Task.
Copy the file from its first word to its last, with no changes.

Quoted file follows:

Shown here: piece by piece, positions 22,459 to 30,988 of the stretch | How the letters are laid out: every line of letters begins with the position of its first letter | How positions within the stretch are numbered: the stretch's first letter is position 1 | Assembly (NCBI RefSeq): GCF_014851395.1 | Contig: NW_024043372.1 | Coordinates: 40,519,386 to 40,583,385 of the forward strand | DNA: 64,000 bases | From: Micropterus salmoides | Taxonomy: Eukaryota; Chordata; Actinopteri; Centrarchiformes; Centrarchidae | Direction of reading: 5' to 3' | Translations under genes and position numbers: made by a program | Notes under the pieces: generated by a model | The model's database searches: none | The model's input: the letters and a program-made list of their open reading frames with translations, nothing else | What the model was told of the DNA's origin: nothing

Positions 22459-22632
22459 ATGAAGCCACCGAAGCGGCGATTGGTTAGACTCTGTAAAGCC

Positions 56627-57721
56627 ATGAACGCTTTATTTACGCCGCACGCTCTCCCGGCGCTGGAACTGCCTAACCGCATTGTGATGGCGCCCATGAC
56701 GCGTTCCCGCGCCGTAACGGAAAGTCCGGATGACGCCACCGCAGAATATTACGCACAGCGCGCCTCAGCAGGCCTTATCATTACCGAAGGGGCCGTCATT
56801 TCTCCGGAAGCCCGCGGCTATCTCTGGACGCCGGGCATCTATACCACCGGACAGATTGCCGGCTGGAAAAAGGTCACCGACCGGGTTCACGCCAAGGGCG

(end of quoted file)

Shown here: piece by piece, positions 22,459 to 30,988 of the stretch | How the letters are laid out: every line of letters begins with the position of its first letter | How positions within the stretch are numbered: the stretch's first letter is position 1 | Assembly (NCBI RefSeq): GCF_014851395.1 | Contig: NW_024043372.1 | Coordinates: 40,519,386 to 40,583,385 of the forward strand | DNA: 64,000 bases | From: Micropterus salmoides | Taxonomy: Eukaryota; Chordata; Actinopteri; Centrarchiformes; Centrarchidae | Direction of reading: 5' to 3' | Translations under genes and position numbers: made by a program | Notes under the pieces: generated by a model | The model's database searches: none | The model's input: the letters and a program-made list of their open reading frames with translations, nothing else | What the model was told of the DNA's origin: nothing

Positions 22459-22632
22459 ATGAAGCCACCGAAGCGGCGATTGGTTAGACTCTGTAAAGCC

Positions 56627-57721
56627 ATGAACGCTTTATTTACGCCGCACGCTCTCCCGGCGCTGGAACTGCCTAACCGCATTGTGATGGCGCCCATGAC
56701 GCGTTCCCGCGCCGTAACGGAAAGTCCGGATGACGCCACCGCAGAATATTACGCACAGCGCGCCTCAGCAGGCCTTATCATTACCGAAGGGGCCGTCATT
56801 TCTCCGGAAGCCCGCGGCTATCTCTGGACGCCGGGCATCTATACCACCGGACAGATTGCCGGCTGGAAAAAGGTCACCGACCGGGTTCACGCCAAGGGCG